food-pantry.jpgHealthy Food Connect Initiative provides funding to nonprofits working to improve healthy food access for children and senior
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The Community Foundation for Southeast Michigan today announced it will award $2 million in grants to 20 programs designed to improve healthy food access for children and seniors in southeast Michigan. The grants are part of a two-year regional initiative called Healthy Food Connect, funded by the Michigan Health Endowment Fund and the Community Foundation.

Children and seniors are the two groups most affected by food insecurity in the seven-county region, and overall more than 780,000 people do not have consistent access to the foods they need to live healthy lives.

The Community Foundation’s Healthy Food Connect initiative seeks to connect children and seniors throughout the region to the people, places, programs and services necessary to ensure they have healthy food options every day. Through grantmaking and a series of coordinated education and training efforts, Healthy Food Connect will support and grow existing exemplary activities; extend the geographic reach and scope of successful programs; and foster additional collaboration and innovation in the regional food system network.

“We are pleased to support a diverse group of nonprofit organizations in pooling their collective expertise and resources to make a difference in the lives of children and seniors,” said Mariam C. Noland, president of the Community Foundation. “This is one of the largest regional healthy food access initiatives ever undertaken in southeast Michigan, and we believe it is going to have an impact on our youngest and oldest residents for years to come.”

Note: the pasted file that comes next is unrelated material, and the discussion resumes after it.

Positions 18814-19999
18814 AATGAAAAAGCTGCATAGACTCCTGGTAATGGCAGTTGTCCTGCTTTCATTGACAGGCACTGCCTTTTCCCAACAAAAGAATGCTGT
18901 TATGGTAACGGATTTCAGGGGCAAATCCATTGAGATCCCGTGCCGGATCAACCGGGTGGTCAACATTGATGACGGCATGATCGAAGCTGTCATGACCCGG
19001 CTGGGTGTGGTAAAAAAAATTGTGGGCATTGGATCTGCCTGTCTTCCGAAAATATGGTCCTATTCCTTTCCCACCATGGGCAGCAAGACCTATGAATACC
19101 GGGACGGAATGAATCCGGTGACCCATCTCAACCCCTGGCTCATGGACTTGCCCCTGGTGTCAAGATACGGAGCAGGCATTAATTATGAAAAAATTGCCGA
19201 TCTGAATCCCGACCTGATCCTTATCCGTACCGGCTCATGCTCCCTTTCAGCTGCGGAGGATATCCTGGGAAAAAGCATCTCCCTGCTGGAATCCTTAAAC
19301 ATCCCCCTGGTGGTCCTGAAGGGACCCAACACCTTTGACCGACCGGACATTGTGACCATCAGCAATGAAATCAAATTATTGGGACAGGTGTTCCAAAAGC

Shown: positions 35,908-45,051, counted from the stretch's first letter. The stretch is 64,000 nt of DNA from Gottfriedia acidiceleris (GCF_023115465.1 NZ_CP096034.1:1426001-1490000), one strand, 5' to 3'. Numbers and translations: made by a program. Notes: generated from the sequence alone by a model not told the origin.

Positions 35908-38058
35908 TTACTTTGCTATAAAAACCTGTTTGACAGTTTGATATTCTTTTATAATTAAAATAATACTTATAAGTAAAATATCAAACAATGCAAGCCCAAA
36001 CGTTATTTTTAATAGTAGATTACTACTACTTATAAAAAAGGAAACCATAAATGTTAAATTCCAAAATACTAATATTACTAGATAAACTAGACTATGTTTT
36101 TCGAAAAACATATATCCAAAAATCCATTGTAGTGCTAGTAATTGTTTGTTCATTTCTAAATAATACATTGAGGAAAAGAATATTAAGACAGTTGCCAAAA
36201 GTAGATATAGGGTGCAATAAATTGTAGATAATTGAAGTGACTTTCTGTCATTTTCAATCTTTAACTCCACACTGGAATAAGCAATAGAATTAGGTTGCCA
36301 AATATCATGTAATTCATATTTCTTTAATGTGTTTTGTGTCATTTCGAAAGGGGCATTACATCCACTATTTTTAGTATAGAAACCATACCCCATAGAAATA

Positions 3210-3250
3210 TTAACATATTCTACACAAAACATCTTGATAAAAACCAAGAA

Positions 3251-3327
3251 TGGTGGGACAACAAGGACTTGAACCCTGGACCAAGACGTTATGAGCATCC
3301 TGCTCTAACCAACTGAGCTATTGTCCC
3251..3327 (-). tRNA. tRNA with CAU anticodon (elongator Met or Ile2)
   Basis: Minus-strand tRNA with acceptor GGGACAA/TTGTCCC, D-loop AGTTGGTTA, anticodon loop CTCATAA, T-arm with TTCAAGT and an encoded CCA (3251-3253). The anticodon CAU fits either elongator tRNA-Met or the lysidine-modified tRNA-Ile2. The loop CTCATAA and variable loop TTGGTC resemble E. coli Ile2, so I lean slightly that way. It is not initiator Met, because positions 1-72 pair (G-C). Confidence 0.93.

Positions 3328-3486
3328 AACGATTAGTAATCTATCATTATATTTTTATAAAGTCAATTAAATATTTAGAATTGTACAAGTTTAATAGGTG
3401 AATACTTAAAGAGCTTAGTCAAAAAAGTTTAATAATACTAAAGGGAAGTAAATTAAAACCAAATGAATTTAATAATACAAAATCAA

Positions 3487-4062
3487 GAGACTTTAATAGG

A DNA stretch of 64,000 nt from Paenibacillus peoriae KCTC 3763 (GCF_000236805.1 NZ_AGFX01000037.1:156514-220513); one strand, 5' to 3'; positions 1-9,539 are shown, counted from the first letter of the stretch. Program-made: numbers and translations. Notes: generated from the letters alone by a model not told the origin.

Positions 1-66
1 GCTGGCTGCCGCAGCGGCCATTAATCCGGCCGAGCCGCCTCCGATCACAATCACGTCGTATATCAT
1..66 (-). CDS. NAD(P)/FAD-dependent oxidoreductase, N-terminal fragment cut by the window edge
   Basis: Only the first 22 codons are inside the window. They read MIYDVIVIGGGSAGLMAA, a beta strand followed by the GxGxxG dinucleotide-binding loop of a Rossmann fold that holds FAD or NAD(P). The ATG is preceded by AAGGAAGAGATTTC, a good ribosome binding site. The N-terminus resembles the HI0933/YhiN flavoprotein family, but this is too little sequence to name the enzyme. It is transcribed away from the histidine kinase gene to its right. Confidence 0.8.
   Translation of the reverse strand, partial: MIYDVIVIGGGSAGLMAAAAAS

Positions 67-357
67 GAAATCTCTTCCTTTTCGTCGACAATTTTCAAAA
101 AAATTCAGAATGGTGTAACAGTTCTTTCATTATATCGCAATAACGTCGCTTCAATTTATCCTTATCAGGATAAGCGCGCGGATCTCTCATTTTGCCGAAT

Healthy Food Connect grants support projects that are collaborative, innovative and directly linked to food and health. Priority was given to projects with a strong health component, as well as those designed to expand or replicate successful food access projects or take innovative approaches to existing problems. Applications were accepted from partnerships of two or more organizations working together. The 20 programs funded reflect the collaborative efforts of 72 organizations across all seven counties of southeast Michigan.

 

Two different levels of funding were available. Leadership grants of up to $200,000 were made to support larger scale programs with the potential for systemic impact. Local impact grants of up to $75,000 were made to support projects with a smaller reach and/or that test out new ideas.

 

For a complete list of Healthy Food Connect Leadership Grantees plese visit michiganchronicle.com

 

Central Detroit Christian Community Development Corp: $135,000 to support the expansion and coordination of fresh food pop-up markets selling affordable healthy food in southeast Michigan. Partners: Detroit Food Academy, FoodLab Detroit, Eastern Market Corp, Healthy Detroit, Detroit Area Agency on Aging, YMCA of Metro Detroit, Groundwerx CI and United Way for Southeastern Michigan.

 

Elder Law of Michigan: $200,000 to support an integrated system to improve participation by eligible seniors in food assistance programs in the region. Partners: MiCAFE network partners, Michigan Farmers Market Association, Fair Food Network, Wayne State University and Area Agencies on Aging.

 

Fair Food Network: $180,000 to support the expansion of regional access to local fresh food, school garden programs and education about healthy food preparation, nutrition and physical exercise. Partners: FoodCorps, Detroit School Garden Collaborative, Wayne State University Center for School Health and the Michigan Fitness Foundation.